The authors conducted a systematic literature review of smoking cessation interventions for patients with histories of depressive disorders or current significant depressive symptoms. They identified 16 unique randomized controlled trials, only three of which recruited participants with current depression. They found that several promising interventions exist, especially smoking-cessation services that include nicotine replacement therapy and behavioral mood management.

Goetzel, R.Z., Schoenman, J.A., Chapman, L.S., and others (2011). "Strategies for strengthening the evidence base for employee health promotion programs." (AHRQ grant HS18132). American Journal of Health Promotion 26(1), pp. TAHP-1-TAHP-8.

This article summarizes key themes developed by 36 health promotion practitioners, researchers, employers, health insurance representatives, government officials, and other stakeholders who were convened by the National Institute for Health Care Management with funding from the Agency for Healthcare Research and Quality. The purpose was to develop a research agenda to guide future efforts aimed at strengthening the evidence base for worksite health promotion programs.

Haynes, K., Bilker, W.B., TenHave, T.R., and others (2011). "Temporal and within practice variability in the health improvement network." (AHRQ grant HS10399). Pharmacoepidemiology and Drug Safety 20, pp. 948-955.

Using the Health Improvement Network (THIN) database, a primary care electronic medical record database in the United Kingdom, researchers analyzed mortality rates, cancer incidence rates, prescribing rates, and encounter rates across 415 practices from 2000 to 2007. They found significant variability among practices, of which 40 percent or less is explained by practice-level factors. They also found increases in rates of cancer, prescriptions per patient, and encounters per patient along with significant declines in mortality rates.

Holden, R.J. (2011, December). "What stands in the way of technology-mediated patient safety improvements? A study of facilitators and barriers to physicians' use of electronic health records." (AHRQ grant T32 HS000083). Journal of Patient Safety 7(4), pp. 193-203.

The existence of electronic health records (EHRs) does not guarantee successful use of the systems or of their specific functions. EHR use requires the presence of certain user and system attributes, support from others, and numerous organizational and environmental facilitators. This study identifies and describes 19 categories of facilitators and barriers based on the perceptions of 20 attending physicians using EHR systems at 2 community hospitals.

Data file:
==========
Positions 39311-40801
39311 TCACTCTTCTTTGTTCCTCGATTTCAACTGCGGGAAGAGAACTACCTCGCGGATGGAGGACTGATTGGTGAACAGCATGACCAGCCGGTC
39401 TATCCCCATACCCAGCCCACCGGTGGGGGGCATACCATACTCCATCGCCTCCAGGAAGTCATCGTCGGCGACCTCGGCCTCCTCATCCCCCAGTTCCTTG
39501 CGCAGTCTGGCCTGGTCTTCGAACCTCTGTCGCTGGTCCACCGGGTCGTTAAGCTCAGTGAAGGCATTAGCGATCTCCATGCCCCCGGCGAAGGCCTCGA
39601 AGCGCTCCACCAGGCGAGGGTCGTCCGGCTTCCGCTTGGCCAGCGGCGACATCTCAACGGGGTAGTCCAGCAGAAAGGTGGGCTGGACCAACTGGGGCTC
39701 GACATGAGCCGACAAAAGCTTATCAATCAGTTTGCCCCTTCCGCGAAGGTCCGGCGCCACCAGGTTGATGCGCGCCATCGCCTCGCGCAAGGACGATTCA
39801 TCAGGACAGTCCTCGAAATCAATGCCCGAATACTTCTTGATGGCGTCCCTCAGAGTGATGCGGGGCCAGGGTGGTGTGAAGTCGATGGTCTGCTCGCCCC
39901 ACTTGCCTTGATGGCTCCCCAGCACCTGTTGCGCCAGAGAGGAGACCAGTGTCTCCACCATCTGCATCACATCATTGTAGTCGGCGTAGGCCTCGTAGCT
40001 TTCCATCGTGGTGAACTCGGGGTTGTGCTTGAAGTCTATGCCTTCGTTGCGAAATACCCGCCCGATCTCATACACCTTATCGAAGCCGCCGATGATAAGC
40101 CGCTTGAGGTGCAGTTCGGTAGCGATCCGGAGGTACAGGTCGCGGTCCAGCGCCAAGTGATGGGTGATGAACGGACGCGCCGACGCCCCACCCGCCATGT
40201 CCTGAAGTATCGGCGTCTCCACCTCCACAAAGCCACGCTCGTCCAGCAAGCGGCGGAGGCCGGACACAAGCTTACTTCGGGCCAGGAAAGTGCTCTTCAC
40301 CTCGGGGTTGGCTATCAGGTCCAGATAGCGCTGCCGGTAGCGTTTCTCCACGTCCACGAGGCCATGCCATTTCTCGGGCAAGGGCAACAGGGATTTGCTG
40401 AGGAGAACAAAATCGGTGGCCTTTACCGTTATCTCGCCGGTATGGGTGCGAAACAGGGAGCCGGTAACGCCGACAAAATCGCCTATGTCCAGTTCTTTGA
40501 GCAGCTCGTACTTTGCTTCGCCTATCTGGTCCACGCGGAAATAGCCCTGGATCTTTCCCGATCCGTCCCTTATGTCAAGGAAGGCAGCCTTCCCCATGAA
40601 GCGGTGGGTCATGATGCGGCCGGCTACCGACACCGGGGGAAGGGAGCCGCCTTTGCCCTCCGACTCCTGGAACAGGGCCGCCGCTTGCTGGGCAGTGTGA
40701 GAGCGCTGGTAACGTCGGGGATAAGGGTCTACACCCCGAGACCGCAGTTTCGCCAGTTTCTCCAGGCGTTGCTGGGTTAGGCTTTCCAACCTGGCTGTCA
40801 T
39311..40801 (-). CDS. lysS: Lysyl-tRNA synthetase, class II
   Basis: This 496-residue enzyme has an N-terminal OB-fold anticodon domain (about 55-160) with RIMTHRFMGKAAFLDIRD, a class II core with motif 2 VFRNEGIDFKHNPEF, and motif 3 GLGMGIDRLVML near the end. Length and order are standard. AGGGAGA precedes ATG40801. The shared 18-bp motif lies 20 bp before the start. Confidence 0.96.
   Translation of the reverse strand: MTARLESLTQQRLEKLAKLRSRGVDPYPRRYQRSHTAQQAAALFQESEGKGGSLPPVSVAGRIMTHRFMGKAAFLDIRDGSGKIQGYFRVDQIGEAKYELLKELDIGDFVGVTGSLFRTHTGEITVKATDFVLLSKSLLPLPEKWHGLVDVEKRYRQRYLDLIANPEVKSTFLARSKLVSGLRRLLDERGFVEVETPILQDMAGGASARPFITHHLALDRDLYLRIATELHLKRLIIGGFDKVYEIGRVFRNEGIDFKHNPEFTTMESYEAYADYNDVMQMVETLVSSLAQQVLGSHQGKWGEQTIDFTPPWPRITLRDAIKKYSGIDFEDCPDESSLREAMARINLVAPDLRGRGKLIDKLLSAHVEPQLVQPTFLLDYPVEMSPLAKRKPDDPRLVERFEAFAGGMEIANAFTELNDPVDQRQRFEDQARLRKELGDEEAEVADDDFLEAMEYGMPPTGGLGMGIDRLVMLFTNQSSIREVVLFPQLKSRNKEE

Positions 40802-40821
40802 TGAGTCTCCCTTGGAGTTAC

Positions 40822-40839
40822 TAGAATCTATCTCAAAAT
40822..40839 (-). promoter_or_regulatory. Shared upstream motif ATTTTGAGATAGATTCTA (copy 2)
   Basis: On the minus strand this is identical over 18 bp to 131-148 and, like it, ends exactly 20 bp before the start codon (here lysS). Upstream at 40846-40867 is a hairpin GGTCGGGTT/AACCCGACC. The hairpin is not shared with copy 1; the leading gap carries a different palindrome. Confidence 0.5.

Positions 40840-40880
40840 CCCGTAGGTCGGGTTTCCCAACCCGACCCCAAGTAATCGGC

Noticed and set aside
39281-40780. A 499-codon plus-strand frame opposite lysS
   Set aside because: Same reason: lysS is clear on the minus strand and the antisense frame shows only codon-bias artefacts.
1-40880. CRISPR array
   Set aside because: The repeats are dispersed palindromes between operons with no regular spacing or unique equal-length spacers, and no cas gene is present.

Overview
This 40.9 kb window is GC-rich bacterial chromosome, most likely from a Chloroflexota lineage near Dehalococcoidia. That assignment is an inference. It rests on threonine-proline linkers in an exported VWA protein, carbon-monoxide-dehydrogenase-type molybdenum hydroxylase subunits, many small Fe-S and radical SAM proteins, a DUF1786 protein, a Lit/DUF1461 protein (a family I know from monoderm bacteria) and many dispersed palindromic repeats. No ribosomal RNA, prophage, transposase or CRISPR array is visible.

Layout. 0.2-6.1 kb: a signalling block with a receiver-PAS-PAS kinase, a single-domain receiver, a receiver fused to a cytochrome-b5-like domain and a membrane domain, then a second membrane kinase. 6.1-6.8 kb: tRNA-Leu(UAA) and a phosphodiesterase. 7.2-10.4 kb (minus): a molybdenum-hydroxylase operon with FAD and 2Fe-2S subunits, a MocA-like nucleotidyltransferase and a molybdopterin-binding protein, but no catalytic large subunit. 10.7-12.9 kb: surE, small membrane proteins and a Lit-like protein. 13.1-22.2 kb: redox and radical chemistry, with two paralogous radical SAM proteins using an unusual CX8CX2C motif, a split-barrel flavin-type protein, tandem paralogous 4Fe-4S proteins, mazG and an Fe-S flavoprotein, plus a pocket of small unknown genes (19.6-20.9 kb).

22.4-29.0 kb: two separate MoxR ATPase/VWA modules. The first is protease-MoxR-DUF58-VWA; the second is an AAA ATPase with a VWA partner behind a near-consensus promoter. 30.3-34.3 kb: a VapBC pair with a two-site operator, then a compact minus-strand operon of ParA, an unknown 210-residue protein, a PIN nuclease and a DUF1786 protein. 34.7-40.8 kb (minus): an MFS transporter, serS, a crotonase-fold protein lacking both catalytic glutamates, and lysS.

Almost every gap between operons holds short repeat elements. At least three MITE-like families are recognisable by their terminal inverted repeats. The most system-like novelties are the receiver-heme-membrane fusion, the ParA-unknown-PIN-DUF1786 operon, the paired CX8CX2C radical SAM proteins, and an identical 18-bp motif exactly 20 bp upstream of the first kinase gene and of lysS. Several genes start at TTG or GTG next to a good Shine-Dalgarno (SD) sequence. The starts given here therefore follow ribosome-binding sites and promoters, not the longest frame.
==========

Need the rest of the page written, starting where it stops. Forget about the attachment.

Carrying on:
Kong, M.H., Al-Khatib, S.M., Sanders, G.D., and others (2011). "Use of implantable cardioverter-defibrillators for primary prevention in older patients: A systematic literature review and meta-analysis." (AHRQ grant HS16964). Cardiology Journal18(50), pp. 503-514.

The findings of this study contrast with a previously published age-specific meta-analysis that demonstrated a lack of implantable cardioverter-defibrillator (ICD) efficacy for the secondary prevention of sudden cardiac death (SCD) in patients 75 and over. This meta-analysis of ICD use for primary prevention of SCD suggests that ICDs may be beneficial for older patients, including those over age 75.

LaFleur, J., Nelson, R.E., Sauer, B.C., and Nebeker, J.R. (2011). "Overestimation of the effects of adherence on outcomes: A case study in healthy user bias and hypertension." (AHRQ grant HS18582). Heart 97, pp. 1862-1869.

This study found that the associations between poor adherence to antihypertensive medications and outcomes such as hospitalization, heart attack, and death are largely independent of the pharmacological effects of these drugs on blood pressure control. The study adjusted for patient demographics, disease severity, and comorbidity. This suggests that other unmeasured confounders such as healthy user bias must explain most of the association between patient medication adherence and outcomes.

Lee, J.S., Primack, B.A., Mor, M.K., and others (2011). "Processes of care and outcomes for community-acquired pneumonia." (AHRQ grant HS10049). American Journal of Medicine 124, pp. 1175.e5-1175.e17.

This study of 2,076 patients hospitalized with pneumonia found no associations between processes of care and mortality or hospital readmissions within 30 days. The lack of consistent evidence associating performance of pneumonia processes of care with improved patient outcomes, coupled with the high national levels of performance for these measures, casts doubts on their continued utility as care quality proxies for pneumonia.

M'ikanatha, N.M., Dettinger, L.A., Perry, A., and others (2012, March). "Culturing stool specimens for Campylobacter spp., Pennsylvania, USA." Emerging Infectious Diseases 18(3), pp. 484-487.

This study surveyed 176 clinical laboratories in Pennsylvania about selected characteristics of stool-testing practices, including the types of testing for routine stool specimen workup, use of transport media for stool samples, specimen-processing time, and specific testing practices for Campylobacter spp. The researchers suggest that variations in laboratory practices are a potential problem in surveillance of Campylobacter spp. in Pennsylvania and possibly elsewhere.